Leadership Conference Letter on DC Funding in COVID-19 Relief Legislation
July 24, 2020
The Honorable Mitch McConnell The Honorable Charles Schumer
Majority Leader Minority Leader
United States Senate United States Senate
Washington, DC 20510 Washington, DC 20510
The Honorable Nancy Pelosi The Honorable Kevin McCarthy
Speaker of the House Minority Leader
United States House of Representatives United States House of Representatives
Washington, DC 20515 Washington, DC 20515
Dear Majority Leader McConnell, Minority Leader Schumer, Speaker Pelosi, and Minority Leader McCarthy:
On behalf of The Leadership Conference on Civil and Human Rights, a coalition of more than 220 national organizations, I write today to stress the critical importance of state stabilization funding for the District of Columbia in the COVID-19 relief package that the Senate is working to develop.
As you know, the District received significantly less funding from the CARES Act than did the states, despite the fact that its residents, including many residents of color, have been significantly and disproportionately affected by the coronavirus crisis. This is also despite the fact that there is strong precedent for DC receiving funding that is on par with that of the states in federal funding formulas including those for housing and education. This is a civil rights issue and a racial justice issue. I urge you to ensure that this funding shortfall is corrected in the forthcoming legislation and to ensure equal treatment for the residents of the District for the purposes of relief going forward.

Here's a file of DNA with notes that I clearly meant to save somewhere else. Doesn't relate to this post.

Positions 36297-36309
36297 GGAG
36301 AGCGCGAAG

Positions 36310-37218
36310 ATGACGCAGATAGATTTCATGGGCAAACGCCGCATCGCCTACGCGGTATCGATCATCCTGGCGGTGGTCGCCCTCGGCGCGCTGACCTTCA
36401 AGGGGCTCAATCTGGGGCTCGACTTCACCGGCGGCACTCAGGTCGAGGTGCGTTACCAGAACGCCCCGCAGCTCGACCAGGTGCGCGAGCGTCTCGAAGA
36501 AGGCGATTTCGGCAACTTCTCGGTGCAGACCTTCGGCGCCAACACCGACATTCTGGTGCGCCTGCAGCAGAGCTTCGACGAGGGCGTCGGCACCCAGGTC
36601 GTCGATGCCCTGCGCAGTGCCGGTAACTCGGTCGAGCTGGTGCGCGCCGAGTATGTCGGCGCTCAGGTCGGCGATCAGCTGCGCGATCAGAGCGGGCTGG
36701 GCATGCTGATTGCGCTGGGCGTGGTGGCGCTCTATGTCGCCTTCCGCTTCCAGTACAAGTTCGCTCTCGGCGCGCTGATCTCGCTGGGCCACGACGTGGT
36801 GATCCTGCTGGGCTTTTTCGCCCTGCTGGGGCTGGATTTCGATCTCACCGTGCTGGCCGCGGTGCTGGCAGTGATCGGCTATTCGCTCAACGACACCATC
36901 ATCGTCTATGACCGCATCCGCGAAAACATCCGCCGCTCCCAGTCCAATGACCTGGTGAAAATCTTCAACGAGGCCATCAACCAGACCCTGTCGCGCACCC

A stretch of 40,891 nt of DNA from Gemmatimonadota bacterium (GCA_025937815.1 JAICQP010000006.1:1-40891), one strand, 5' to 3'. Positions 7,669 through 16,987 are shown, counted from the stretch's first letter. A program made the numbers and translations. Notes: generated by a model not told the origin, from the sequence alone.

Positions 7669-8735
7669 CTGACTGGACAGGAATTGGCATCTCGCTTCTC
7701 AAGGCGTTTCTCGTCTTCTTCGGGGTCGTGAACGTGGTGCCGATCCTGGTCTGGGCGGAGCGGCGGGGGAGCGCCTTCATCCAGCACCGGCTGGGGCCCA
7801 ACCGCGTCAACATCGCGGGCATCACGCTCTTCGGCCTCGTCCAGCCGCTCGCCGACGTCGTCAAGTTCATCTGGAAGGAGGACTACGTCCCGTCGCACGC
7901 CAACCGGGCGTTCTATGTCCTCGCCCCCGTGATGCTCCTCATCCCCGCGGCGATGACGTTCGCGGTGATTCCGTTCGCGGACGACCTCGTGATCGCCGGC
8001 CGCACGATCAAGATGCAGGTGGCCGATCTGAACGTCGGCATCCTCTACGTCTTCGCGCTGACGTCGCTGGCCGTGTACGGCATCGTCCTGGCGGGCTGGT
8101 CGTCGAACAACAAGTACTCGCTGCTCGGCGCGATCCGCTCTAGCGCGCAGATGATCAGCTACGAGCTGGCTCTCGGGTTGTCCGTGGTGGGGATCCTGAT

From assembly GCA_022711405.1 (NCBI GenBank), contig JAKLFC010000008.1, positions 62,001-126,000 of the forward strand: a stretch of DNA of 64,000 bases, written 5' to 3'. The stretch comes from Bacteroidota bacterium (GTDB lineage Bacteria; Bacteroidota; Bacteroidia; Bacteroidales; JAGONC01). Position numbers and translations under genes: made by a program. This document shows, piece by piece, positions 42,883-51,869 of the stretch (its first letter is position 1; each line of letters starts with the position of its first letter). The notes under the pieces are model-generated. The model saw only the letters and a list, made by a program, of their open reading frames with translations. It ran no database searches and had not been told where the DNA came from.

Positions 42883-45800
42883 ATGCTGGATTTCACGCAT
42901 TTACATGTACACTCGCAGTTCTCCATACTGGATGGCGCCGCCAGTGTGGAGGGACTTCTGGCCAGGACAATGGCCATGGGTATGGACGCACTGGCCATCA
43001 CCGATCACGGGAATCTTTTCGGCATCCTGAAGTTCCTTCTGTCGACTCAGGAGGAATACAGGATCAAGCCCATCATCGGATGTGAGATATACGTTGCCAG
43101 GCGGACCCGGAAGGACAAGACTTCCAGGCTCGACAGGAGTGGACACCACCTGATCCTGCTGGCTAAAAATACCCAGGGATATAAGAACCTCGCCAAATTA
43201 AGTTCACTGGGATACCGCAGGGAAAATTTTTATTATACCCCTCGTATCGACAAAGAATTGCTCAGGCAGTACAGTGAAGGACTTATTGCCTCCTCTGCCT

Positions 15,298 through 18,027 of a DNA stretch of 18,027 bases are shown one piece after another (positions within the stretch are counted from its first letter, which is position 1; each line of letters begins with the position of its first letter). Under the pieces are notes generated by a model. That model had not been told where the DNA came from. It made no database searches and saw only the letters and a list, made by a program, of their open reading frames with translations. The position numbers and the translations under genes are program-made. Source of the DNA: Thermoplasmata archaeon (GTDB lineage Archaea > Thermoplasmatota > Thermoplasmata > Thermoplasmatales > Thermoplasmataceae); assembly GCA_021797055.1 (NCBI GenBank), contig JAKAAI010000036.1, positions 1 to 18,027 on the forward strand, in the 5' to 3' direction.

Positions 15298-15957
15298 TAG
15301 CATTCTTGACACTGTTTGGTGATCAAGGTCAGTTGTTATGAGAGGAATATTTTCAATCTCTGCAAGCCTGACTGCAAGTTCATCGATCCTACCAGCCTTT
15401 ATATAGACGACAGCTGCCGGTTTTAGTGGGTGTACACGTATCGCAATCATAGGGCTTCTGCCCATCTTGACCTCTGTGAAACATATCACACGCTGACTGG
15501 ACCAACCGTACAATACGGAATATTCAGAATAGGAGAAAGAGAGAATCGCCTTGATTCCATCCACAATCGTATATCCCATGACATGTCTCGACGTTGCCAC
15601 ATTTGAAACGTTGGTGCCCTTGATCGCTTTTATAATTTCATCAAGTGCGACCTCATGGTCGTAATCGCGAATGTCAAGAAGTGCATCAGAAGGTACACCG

The disparity in funding under the CARES Act is the latest example in a 200-year history of unequal and unjust treatment for residents of the District of Columbia. This is despite the fact that the District’s contributions to the federal government are both unique and substantial. Last week, thousands of DC residents paid taxes (on a higher per capita basis than any other state) to a government that does not provide them with full representation, and that has withheld critically needed COVID-19 relief funding from them. This funding is needed to pay for testing, medical equipment, and for the continuation of critical services like food distribution for children, seniors, and vulnerable adults, among other things.
Since the passing of the CARES Act and the shortfall of funding to DC, DC has experienced the largest gap in death rates from COVID-19 between Black and white residents. Black residents, who account for 46% percent of the District’s population, account for nearly three-quarters (74%) of the city’s coronavirus deaths. By that measure, DC’s gap is the worst in the nation. Denying the District the funding that it needs to respond to this pandemic would perpetuate this gap and further put the lives of District residents at stake.
I urge you to not to be swayed by the arguments that opponents of this funding will present as negotiations unfold. This is an issue that is of critical importance to District residents who are currently being unfairly left behind. Thank you for your consideration.
President & CEO